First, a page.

Deal calls for $217 million in development, regulatory, and commercial milestones for the new program.
Acceleron Pharma and Celgene entered into a joint development and commercialization agreement for ACE-536 for the treatment of anemia, with Celgene paying $25 million up front. Acceleron is eligible to receive development, regulatory, and commercial milestones of up to $217 million for the ACE-536 program.
Additionally, Celgene will have an option to future Acceleron candidates developed for anemia. The companies already have a collaboration around ACE-011 (sotatercept), which was inked in 2008. “Acceleron has uncovered an exciting new approach to treating disorders of erythropoiesis,” says John Knopf, Ph.D., CEO of Acceleron. “We look forward to initiating the Phase I clinical trial of ACE-536 within the next few months.”
Under terms of the agreement, Acceleron will be responsible for conducting the Phase I and initial Phase II trials as well as manufacturing ACE-536 for these studies. Celgene will conduct subsequent Phase II and Phase III trials and also take over production work.
Acceleron will pay a share of the development expenses through the end of 2012, and Celgene will be responsible for development costs thereafter. The companies will co-promote the products in North America. Acceleron will receive tiered double-digit royalties on worldwide net sales.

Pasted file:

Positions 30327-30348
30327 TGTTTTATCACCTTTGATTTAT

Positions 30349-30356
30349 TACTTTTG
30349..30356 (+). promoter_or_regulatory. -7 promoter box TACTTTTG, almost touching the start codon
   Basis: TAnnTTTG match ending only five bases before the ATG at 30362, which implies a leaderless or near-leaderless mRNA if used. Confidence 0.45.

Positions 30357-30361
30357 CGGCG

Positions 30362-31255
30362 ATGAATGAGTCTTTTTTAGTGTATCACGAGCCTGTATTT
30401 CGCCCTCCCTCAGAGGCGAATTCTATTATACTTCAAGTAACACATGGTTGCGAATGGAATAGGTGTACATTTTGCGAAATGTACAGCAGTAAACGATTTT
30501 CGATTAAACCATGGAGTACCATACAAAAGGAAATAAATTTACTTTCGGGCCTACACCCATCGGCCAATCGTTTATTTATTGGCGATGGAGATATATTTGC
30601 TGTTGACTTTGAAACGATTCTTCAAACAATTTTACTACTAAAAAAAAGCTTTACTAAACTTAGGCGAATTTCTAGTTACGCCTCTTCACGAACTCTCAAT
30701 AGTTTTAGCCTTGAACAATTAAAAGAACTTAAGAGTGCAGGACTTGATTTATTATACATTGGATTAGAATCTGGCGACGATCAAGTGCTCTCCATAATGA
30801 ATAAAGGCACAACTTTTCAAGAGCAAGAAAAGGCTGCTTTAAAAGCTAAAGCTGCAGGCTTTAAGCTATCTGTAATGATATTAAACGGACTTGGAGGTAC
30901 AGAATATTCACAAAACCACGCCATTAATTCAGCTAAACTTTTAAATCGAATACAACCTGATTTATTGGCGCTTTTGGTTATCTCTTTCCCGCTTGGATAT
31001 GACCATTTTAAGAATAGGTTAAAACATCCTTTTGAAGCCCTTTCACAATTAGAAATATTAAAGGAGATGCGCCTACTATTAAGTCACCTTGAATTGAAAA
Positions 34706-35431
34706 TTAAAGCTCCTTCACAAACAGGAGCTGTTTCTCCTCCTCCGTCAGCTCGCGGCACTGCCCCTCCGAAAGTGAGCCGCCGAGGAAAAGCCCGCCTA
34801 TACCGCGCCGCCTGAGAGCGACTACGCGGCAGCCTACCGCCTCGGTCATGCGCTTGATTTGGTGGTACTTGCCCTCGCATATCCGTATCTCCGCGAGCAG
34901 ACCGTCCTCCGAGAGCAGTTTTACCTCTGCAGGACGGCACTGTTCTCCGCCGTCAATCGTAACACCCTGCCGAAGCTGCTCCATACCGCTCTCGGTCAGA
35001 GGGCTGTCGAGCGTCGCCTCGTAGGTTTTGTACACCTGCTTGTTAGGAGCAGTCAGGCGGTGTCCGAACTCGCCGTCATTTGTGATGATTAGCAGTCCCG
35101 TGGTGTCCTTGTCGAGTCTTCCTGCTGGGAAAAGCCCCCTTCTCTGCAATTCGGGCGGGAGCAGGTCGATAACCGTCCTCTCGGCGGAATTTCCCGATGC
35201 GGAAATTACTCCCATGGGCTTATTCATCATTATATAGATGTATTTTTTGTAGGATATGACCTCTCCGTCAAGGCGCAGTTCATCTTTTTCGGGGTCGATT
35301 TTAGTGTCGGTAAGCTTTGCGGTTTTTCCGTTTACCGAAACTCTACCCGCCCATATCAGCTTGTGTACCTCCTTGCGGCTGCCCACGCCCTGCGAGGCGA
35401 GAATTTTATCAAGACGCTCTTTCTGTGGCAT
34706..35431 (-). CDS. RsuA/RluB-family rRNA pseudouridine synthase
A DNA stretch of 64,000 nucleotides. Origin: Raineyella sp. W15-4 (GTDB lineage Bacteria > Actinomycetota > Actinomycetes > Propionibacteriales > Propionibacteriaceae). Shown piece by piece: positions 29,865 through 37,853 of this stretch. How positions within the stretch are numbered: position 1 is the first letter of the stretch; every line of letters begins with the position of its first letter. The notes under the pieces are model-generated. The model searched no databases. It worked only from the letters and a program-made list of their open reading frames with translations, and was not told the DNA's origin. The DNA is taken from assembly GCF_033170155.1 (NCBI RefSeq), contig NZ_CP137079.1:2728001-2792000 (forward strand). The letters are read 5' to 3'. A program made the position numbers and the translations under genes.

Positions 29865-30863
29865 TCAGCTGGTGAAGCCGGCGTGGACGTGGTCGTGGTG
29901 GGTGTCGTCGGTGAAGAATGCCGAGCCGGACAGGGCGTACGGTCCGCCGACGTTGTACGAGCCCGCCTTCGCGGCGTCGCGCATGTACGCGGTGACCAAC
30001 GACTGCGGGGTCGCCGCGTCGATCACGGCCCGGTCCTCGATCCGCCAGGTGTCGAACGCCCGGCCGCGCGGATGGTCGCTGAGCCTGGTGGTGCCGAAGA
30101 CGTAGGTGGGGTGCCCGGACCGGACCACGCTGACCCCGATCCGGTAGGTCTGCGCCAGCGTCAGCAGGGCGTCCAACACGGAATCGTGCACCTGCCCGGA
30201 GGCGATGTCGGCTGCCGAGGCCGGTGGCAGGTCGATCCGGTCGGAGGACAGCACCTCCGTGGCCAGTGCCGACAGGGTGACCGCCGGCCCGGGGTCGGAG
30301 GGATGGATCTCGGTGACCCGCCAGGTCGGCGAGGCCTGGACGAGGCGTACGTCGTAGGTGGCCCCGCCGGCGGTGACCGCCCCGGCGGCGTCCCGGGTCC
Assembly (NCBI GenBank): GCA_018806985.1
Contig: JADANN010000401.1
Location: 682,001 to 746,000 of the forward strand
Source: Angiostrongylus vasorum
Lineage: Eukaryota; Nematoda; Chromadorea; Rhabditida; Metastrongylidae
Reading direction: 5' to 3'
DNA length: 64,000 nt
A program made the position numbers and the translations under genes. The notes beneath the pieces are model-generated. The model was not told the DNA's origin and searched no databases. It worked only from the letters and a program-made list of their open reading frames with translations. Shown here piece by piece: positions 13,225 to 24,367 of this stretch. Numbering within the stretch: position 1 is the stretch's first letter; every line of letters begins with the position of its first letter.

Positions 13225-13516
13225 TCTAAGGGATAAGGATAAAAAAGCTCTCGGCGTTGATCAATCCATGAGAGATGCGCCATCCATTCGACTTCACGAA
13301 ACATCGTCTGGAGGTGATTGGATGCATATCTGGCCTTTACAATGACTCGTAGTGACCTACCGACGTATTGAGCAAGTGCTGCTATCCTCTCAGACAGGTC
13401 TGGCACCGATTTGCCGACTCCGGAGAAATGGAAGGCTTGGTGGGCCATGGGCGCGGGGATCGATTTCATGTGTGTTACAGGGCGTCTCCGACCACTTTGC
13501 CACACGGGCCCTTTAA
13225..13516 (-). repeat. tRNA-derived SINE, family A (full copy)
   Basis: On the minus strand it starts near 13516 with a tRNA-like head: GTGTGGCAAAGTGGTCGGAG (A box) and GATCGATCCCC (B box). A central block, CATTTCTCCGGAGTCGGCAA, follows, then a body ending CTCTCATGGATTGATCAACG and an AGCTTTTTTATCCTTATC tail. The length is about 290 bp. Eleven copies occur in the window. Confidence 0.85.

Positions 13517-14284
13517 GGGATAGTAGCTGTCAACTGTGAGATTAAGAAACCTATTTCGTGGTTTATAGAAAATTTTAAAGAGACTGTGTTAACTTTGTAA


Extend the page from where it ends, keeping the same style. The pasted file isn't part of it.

ACE-536 is a ligand trap that inhibits members of the TGF-beta superfamily involved in late stages of erythropoiesis. ACE-536 and sotatercept are biochemically distinct molecules and may have unique pharmacological attributes that enable their preferential use in particular anemia indications, the companies report.
In preclinical studies ACE-536 promoted red blood cell (RBC) formation in the absence of erythropoietin (EPO) signaling, had distinct effects from EPO on RBC differentiation, and acted on a different population of progenitor blood cells than EPO during RBC development.
ACE-011 is a soluble receptor fusion protein comprised of extracellular domain of the human activin receptor type IIA (ActRIIA) fused to human immunoglobulin. Blocking signaling through ActRIIA may be a way to increase red blood cell production, promote bone formation, and inhibit tumor growth and metastasis, Acceleron explains. The drug is currently being studied in Phase II trials in patients with chemotherapy-induced anemia and in patients with end-stage renal disease on hemodialysis.